Hub for reliable, timely news about COVID-19 pandemic

Menominee bucks for the Milwaukee Bucks? Lawmakers sound off on arena funding offer

This is an archived article and the information in the article may be outdated. Please look at the time stamp on the story to see when it was last updated.
Data pix.

MADISON (WITI) -- Menominee bucks for the Milwaukee Bucks? Two of the biggest economic development projects in Wisconsin history are now linked. The Menominee Nation and Hard Rock International offered on Tuesday, February 10th to help pay for a new Milwaukee Bucks arena if Governor Scott Walker reverses course and approves an $800 million casino in Kenosha that would create 10,000 jobs. Walker said "no" to the proposed Kenosha casino last month. The plan is being called a "game changer" by some -- and by others, a half-court shot at the buzzer. Lawmakers in Madison weighed in on Tuesday.

Governor Scott Walker is in London this week on a trade mission.

"We have this waiting for him when he comes back and we`re just saying -- 'Governor, say yes,'" Rep. Peter Barca (D-Kenosha) said.

Several lawmakers on both sides of the aisle are offering their support for the Menominee Tribe and Hard Rock International as they hope Governor Walker will change his mind on the Kenosha casino.

"I believe this additional offer is another game changer," Rep. Samantha Kerkman (R-Salem) said.

That offer is $220 million towards a new Bucks arena IF Governor Walker reverses his decision against the proposed Kenosha casino. While the proposal gives Rep. Barca and Rep. Kerkman hope, it worries others.

"This sets a dangerous precedent in government. You cannot come to the Capitol and say 'we`ll pay you x, but we need to get y,'" Rep. Evan Goyke (D-Milwaukee) said.

While it remains to be seen how Governor Walker will react to this latest development, Rep. Goyke says the offer doesn't change his mind.

"I`m not buying this last attempt to spend $220 million to reverse the governor`s decision," Rep. Goyke said.

Lawmakers in favor of the casino say there is still a very real possibility Governor Walker wont reverse his decision, and if that happens, there could be a bit of a domino effect.

"I'm used to the Democrats coming up with negative opinions on Walker. I have never heard as many angry Republicans in my district as this," Sen. Bob Wirch (D-Kenosha) said.

Besides his popularity, some lawmakers say if Governor Walker doesn't take this proposal, it could affect how they vote on his proposal to partially fund the arena with a "jock tax."

"It makes that decision a whole different decision on where I'm going to be in the 'yes' or 'no' column," Sen. Van Wanggaard (R-Racine) said.

Milwaukee Mayor Tom Barrett says he feels like the decision has already been made.

“I think perhaps if that offer had been made six months or a year ago, people would be looking at it in a different light. I think what's actually happened here is the decision has been made. And I think the eggs have already been scrambled and I just don't see any way that the state's gonna open up that debate. I would be very surprised by that. I think perhaps if that offer had been made six months or a year ago, people would be looking at it in a different light. But it's clear that the governor announced his decision and barring a total reversal, that I don't see happening,  I think that that's a settled matter," Mayor Barrett said.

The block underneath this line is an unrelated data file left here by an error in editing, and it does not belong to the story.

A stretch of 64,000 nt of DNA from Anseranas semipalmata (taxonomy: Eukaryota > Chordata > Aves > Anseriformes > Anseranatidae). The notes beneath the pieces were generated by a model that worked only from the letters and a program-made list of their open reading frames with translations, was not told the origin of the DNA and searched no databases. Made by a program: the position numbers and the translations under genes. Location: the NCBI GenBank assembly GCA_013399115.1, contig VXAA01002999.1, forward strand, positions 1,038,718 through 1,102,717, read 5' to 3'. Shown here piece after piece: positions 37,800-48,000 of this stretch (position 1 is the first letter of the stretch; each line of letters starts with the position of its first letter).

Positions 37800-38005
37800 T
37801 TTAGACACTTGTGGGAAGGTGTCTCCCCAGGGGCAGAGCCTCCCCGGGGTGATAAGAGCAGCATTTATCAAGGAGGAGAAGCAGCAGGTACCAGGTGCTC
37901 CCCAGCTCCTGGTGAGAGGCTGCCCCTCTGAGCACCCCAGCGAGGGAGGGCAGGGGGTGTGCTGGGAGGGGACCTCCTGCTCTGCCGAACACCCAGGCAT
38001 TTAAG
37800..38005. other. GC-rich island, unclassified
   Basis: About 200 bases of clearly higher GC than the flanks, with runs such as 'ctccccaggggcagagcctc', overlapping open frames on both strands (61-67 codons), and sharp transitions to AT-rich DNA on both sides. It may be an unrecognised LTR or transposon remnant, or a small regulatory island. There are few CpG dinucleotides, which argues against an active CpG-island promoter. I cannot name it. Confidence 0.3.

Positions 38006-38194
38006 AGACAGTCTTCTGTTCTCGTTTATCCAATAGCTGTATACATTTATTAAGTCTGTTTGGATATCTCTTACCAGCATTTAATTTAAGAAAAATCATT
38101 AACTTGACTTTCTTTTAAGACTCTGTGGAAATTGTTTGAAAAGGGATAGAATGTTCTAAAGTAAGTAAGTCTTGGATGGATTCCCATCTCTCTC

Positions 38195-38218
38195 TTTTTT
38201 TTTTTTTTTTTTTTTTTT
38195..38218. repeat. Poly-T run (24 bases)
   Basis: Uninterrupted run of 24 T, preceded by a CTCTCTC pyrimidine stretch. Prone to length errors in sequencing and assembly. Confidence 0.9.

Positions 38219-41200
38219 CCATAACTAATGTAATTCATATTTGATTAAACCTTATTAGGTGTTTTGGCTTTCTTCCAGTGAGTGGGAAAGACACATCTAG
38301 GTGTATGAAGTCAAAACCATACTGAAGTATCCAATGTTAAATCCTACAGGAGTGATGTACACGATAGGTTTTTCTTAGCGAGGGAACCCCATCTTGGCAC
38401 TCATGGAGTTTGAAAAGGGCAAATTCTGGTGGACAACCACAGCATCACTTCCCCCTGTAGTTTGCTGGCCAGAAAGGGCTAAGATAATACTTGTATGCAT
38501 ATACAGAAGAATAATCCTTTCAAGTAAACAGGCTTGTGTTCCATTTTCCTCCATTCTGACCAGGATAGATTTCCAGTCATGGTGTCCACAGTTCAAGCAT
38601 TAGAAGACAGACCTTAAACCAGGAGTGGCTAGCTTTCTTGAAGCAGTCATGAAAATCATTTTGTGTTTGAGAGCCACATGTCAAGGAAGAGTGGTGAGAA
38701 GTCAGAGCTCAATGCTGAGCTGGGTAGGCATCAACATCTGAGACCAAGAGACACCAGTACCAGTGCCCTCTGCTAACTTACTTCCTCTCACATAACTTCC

Again -- Walker is in London this week. His spokesman has issued the following statement to FOX6 News:

"It’s important to note that Governor Walker's "Pay Their Way" plan for the new arena protects current taxpayer dollars. The $220 million would not come from current GPR.  Rather it is in the form of an appropriation bond to be paid back by projected growth in income taxes from the Bucks, as well as visiting teams, due to salary increases and new TV contracts.  Once the bonds are paid off, tax growth would return to the state.

Governor Doyle’s compacts with the tribes open up the State of Wisconsin to significant litigation risks.  Due to those compacts, the long-term economic hit to the state budget would be a potential loss of hundreds of millions of dollars."

"From the county's perspective, it sounds like good news. We'll see what the impact is with the Potawatomi. That's part of it. The Potawatomi contribution every year to the city and the county -- that's not insignificant," Milwaukee County Executive Chris Abele said.

Governor Walker’s final decision on the Kenosha casino proposal is due on February 19th. Officials with the U.S. Department of Interior’s Bureau of Indian Affairs have said they would give full consideration to a second review and determination from the governor by that deadline.

Related stories:

Notice: you are using an outdated browser. Microsoft does not recommend using IE as your default browser. Some features on this website, like video and images, might not work properly. For the best experience, please upgrade your browser.